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20 mins

DIY Mercury Glass
I made my own giant mercury glass vases! I have been really inspired by all the mercury glass I see on DIY blogs and in stores. You start to see more and more of it around the holidays. I really wanted to incorporate some mercury glass into my dining room makeover. I envisioned some beautiful hurricanes, a la Martha Stewart, for the tablescape.

Posted by Jackie H. Published See Jackie H.'s 5 projects »

You Will Need

  • How to make a jar. Mercury Glass - Step 1
    Step 1

    I ended up scoring two amazing glass vases at HomeGoods. I love their unique shape. They both remind me of beakers you might see in a chemistry lab. They are also big enough to hold a candle and act as a hurricane. The taller vase was $12.99…amazing. The shorter vase was only…wait for it…$6.99…legendary!

  • How to make a jar. Mercury Glass - Step 2
    Step 2

    The most difficult part of this project was tracking down the Krylon Looking Glass Spray Paint. I always prefer to buy in person, because when I want something I want it now. Well, after 4 stores that carry crafts and/or spray paint I gave in and ordered from Amazon. Just in case, I ordered two cans. That was good because they are smaller than normal spray paint. They are only 6oz each. They were $11.99 each. Note: I saw a huge range of prices on this stuff. I got this price by having my husband order through his Amazon Prime account.

  • How to make a jar. Mercury Glass - Step 3
    Step 3

    I followed two tutorials to achieve my final look. First, I started with the super simple Martha Stewart DIY Mercury Glass tutorial, which only requires a spray bottle of water and the Looking Glass paint. Here is where I confess I am not good at faux. I am a perfectionist and faux is usually the opposite of perfection. But I am trying to explore my lime side (not sure what I mean? read about my teal & lime sides). I just was not achieving the look I wanted with Martha’s tutorial alone. The water helps mottle the paint, which is very runny on it’s own, but it does not really give an aged look. You can see in this work in progress photo how the paint was mottled in some areas and had a perfect mirror like finish in others.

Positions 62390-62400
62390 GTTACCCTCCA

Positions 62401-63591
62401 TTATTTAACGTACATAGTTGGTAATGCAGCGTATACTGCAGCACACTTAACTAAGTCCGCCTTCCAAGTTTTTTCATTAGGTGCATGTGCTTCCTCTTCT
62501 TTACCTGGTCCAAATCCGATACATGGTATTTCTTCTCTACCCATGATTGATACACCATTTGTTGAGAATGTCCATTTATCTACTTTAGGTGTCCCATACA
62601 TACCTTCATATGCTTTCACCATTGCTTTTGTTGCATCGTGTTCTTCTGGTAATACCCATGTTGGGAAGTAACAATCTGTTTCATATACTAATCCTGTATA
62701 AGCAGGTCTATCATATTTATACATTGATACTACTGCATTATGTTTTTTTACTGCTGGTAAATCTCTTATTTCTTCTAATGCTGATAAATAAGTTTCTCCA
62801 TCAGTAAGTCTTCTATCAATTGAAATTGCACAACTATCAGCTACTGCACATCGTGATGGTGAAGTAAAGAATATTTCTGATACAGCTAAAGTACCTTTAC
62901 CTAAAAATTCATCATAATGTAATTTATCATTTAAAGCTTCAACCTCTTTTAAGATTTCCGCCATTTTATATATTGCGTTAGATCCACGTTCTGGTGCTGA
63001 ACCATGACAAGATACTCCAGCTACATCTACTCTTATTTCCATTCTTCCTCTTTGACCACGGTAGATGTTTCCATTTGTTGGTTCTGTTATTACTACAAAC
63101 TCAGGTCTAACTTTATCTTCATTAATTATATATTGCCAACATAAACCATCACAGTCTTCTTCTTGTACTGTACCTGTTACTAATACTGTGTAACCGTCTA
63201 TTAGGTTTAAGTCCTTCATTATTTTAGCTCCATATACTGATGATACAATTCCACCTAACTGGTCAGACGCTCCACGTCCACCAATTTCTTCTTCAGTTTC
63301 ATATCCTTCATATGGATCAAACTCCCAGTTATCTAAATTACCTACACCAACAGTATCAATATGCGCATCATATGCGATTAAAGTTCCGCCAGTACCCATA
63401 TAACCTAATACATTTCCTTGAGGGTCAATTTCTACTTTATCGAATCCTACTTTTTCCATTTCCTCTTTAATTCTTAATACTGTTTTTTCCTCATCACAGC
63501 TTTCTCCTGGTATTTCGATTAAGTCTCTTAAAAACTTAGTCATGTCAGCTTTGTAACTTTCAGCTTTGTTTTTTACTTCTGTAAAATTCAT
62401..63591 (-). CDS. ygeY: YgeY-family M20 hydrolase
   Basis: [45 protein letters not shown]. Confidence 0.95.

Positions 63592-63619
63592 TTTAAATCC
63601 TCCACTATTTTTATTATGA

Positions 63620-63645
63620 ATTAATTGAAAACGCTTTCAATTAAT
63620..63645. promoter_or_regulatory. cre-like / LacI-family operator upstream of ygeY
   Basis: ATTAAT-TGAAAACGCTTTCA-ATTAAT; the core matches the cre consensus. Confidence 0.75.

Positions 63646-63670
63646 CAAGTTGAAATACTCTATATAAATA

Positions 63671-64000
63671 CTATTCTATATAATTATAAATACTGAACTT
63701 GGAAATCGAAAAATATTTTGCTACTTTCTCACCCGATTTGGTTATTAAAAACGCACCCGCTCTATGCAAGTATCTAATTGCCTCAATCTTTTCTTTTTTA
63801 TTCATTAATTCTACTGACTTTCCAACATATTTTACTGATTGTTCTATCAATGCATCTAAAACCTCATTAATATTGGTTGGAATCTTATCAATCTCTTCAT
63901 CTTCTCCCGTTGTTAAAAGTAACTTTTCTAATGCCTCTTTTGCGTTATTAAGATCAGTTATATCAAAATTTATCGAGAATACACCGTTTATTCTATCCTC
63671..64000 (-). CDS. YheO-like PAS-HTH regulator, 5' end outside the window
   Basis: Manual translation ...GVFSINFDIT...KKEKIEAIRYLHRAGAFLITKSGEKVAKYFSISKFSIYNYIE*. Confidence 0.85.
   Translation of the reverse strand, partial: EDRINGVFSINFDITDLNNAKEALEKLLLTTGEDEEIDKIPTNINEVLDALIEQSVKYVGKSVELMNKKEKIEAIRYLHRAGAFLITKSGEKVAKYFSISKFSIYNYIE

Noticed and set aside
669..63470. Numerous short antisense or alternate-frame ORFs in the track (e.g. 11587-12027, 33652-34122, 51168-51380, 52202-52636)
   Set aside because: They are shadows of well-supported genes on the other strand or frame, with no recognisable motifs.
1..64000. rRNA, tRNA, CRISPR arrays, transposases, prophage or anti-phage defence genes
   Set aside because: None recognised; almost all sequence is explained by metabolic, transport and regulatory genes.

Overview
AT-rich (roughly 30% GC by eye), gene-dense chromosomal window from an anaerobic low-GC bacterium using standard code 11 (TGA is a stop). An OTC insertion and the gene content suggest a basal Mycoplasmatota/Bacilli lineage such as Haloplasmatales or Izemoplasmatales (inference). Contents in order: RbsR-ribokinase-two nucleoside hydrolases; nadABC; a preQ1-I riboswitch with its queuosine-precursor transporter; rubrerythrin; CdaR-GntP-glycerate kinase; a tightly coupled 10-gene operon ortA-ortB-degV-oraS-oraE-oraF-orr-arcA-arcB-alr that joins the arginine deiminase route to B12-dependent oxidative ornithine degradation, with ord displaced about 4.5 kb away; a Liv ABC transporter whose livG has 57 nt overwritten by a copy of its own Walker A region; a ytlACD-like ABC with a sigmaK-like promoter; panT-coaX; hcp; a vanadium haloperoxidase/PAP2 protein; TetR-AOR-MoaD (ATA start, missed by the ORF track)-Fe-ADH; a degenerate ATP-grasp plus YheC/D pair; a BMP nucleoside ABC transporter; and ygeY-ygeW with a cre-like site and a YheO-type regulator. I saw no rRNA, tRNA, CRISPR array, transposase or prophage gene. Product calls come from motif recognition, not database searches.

• How to make a jar. Mercury Glass - Step 4
    Step 4

    I wanted something a little more vintage, aged, grunge. Then I remembered this tutorial on Take the Side Street. Anna’s secret ingredient was vinegar. The acidity eats away the paint a little bit. I did not follow her tutorial initially, so I just ran with the vinegar idea. I sprayed vinegar inside my vessels and then wiped lightly with a damp paper towel with a small circular motion. My teal side, the perfectionist in me, thinks I may have gone a little too grunge, but my free-spirited lime side thinks they are just right.

  • How to make a jar. Mercury Glass - Step 5
    Step 5

    I think lit mercury glass is the most beautiful. Since the mouth of my vases are wide enough to sneak in a pillar candle, I turned them into hurricanes. I was concerned about real candles sitting in spray painted vases and did not want to buy another glass candle holder to nestle inside. Instead I decided to give flameless candles a try. I found a set of 3 flameless pillar candles at Bed, Bath, and Beyond. They also have individual pillars, larger sets, and even flameless votives. They look pretty realistic since the outside is made with real candle wax. Obviously if you look at the flame piece you can tell it is fake. But from the side they look very real. They even flicker. They add the perfect warm glow to these mercury glass vessels.

    The total cost of this project, not including the flameless candles, was $33. Only one can of Looking Glass paint was used. That is a steal for two large mercury glass vases, faux or not.

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Kris-telle · Zevenaar, Gelderland, NL · 2 projects
Just love this project! Wow!

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